From last chance saloon to digital speakeasy: the story of Vinomofo

Entrepreneurs Andre Eikmeier and Justin Dry were broke, and desperate for their eCommerce business venture to take off.

Business partners and brothers-in-law, they were attempting to set up an online store for wine, but it just wasn’t working out as they’d hoped. Almost ready to move on from the venture, they decided to give the industry they were passionate about one last chance.

That’s when Vinomofo was launched.

You’ve probably heard of it. Just in case you haven’t, to say its taken the wine world by storm would be an understatement. Today the online retail business has half a million members in Australia, New Zealand, Singapore, the United States and China. It employs more than 100 people and has revenue in the tens of millions of dollars.

It wasn’t always this way.

If at first you don’t succeed…

The Vinomofo story begins with its founders out of cash and worried that their start-up would not succeed. That’s no exaggeration - Eikmeier himself admits it.

This was more than seven years ago.

“Vinomofo started in 2011, pretty much in a garage in Adelaide,” he explains. “And this was, to be perfectly honest, a last-ditch effort to try and survive and create a revenue stream [while] still doing what we loved.”

“The original plan was to take this philosophy we had about wine… and bring it into a full service of not only recommending wines, but actually delivering them – selling them. It was a mechanism for buying that people seemed to really like. We didn't know whether it would work, but it worked quite well.”

Quite well is putting it mildly.

Where with their other wine-centred ventures the business partners had had only modest and relatively fleeting levels of success, Vinomofo was almost an immediate hit. Why? Eikmeier puts it down to what he refers to as ‘the two Cs’: curation and culture.

Getting ‘the two Cs’ right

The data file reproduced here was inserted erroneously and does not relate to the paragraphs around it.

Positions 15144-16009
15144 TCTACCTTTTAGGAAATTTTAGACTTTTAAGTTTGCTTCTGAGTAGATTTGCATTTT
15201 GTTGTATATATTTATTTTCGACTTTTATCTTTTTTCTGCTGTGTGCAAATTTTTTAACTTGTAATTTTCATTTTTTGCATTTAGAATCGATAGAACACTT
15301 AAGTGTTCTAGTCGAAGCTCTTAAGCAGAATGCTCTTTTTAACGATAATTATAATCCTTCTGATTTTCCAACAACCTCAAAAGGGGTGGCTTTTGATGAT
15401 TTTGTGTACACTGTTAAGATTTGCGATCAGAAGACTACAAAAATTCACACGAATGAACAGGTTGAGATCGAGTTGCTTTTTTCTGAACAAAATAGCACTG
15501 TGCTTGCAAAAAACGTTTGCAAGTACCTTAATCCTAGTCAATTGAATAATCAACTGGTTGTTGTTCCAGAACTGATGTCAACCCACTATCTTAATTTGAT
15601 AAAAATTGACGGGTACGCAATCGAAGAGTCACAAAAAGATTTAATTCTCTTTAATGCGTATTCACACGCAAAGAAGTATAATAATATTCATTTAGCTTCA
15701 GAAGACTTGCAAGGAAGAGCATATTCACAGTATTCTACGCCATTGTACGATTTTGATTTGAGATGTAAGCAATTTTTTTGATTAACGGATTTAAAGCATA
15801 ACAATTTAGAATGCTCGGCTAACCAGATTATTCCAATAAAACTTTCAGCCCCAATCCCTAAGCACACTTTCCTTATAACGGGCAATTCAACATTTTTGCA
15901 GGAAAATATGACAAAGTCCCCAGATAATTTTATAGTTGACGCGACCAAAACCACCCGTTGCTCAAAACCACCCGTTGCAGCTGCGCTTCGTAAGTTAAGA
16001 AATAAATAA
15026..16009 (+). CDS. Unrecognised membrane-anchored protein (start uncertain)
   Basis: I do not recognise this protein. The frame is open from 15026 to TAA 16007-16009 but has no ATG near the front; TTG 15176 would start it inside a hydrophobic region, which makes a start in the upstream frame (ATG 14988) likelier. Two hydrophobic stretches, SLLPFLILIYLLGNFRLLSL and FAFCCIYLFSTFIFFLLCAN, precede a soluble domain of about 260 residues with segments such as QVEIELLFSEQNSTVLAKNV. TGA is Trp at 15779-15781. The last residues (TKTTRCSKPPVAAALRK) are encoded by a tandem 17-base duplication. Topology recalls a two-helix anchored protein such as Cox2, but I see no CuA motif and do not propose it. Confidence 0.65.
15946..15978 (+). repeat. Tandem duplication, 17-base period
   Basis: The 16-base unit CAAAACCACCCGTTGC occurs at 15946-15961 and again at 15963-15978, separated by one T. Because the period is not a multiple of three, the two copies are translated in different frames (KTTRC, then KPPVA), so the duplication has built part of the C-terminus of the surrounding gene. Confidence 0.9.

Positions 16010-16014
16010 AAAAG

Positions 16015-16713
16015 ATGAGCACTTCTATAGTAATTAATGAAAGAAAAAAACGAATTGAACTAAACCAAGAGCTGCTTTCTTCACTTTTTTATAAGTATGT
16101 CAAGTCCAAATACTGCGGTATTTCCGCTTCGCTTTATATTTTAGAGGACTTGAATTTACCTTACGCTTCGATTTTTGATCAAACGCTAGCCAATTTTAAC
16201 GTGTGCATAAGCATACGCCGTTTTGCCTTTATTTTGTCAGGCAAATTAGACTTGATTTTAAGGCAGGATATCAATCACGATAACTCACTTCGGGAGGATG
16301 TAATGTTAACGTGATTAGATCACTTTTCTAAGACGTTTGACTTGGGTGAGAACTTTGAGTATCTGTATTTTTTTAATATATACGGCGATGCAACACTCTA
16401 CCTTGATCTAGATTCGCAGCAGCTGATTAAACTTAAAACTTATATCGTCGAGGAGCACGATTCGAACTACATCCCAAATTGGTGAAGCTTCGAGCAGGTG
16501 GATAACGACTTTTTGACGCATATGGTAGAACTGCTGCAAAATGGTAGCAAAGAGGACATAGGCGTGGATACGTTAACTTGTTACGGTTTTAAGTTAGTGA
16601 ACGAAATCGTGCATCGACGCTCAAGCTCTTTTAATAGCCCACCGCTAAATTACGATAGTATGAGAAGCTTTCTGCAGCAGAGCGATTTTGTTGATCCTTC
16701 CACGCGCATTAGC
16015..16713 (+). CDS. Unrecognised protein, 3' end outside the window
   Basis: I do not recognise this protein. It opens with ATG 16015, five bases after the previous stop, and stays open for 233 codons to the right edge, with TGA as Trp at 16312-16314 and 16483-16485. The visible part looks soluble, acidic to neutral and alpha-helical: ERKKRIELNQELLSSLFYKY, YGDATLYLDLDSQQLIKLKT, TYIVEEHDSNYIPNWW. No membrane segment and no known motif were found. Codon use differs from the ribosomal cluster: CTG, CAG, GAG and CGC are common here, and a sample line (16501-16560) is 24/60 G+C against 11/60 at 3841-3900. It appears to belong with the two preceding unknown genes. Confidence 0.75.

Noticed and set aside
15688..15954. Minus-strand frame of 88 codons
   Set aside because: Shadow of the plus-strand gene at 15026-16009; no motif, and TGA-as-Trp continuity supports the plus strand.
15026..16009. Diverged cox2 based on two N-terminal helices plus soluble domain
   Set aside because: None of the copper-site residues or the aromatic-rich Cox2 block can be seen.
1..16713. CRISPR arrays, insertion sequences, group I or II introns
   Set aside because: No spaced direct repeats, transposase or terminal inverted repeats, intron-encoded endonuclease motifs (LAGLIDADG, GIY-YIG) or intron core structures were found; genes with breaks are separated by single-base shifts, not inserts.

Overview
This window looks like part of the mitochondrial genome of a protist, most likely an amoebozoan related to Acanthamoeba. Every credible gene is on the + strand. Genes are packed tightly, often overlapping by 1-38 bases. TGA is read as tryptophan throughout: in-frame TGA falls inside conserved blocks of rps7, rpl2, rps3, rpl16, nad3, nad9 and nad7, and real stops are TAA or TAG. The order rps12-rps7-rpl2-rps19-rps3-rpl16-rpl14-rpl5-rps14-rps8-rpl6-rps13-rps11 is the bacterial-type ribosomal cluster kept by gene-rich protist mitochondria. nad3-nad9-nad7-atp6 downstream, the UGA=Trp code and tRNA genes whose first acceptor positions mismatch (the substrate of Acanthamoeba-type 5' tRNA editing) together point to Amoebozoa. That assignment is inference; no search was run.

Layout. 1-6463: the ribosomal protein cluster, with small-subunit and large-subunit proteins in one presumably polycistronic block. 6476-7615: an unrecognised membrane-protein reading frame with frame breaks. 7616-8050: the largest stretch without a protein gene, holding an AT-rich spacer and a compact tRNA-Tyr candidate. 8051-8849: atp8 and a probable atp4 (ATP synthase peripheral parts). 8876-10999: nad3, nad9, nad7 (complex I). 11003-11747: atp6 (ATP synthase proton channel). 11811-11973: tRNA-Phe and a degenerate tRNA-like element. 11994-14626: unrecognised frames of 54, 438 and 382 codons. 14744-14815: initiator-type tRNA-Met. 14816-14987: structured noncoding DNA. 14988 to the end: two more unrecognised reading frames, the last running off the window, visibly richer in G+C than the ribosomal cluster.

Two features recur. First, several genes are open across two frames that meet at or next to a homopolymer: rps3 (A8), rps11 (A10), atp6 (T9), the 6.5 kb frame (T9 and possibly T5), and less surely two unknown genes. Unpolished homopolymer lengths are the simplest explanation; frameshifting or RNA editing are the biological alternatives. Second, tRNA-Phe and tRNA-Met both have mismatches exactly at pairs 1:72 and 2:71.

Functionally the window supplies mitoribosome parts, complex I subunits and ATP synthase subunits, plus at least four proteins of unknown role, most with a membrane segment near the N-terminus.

Vinomofo, perhaps above all else, is about curation. When you buy from Vinomofo you buy wines that have been carefully selected by members of the team who know and love the product.

When it comes to delivering curation to the business’ customers, it isn’t just about quality, it’s also about value.

“[This] is a very different approach to most retailers, and therefore people experiencing our discoveries. We're able to offer them at really quite game-changing prices for members, which makes a huge difference and opens up wines that people otherwise wouldn't be able to try,” Eikmeier says.

This democratic approach to the industry – the desire to help people try wine they might not otherwise have been able to consider – informs the second C: Vinomofo’s culture.

“The experience of it is just a really human one, and a fun and engaging one, and we kind of care more than most,” Eikmeier says in summary.

Krista Diez-Simson is the Chief Financial Officer at Vinomofo and has been with the company for more than three years. She believes this philosophy comes through in everything the company does, from the way they deal with producers to the way they speak with customers.

“I think [how we’re different] from other wine retailers is the way we communicate about wine. We really try to take the snobbery out of wine in what is typically a very traditional industry. We want to make it accessible and open and easy for everyone, no matter where they are in their wine journey,” she explains.

Growing a team

The growth of the Vinomofo team, Diez-Simson says, has been “exponential” since 2011. Today, the company is selling volumes of wine that would have seemed inconceivable seven years ago when the two founders were working with limited funds and resources in Adelaide.

“The amount of wine we ship on a weekly basis can be anywhere from five to ten thousand cases – depending on seasonality,” Diez-Simson says.

“Wine is shipped predominantly to key metro cities, but we do actually ship quite a bit regionally.”

Australia Post has played an important part in the growth of Vinomofo, according to Diez-Simson.

“Australia Post has helped with the growth of the business by enabling our customers to have choice in when and where they want their wine delivered. [And] they're always fully informed as to where their wine is in its delivery journey.”

It’s a delivery journey that Diez-Simson describes as ‘fully transparent’, to both the Vinomofo team and to customers, allowing buyers to “self-service their questions” in many cases, which is a considerable advantage in comparison to alternative services.

Eikmeier says there’s an even more straightforward reason why the company works with the postal service: simplicity.

“It's one click and wine's on your doorstep, and it's easy, and it's fast thanks to Australia Post.”

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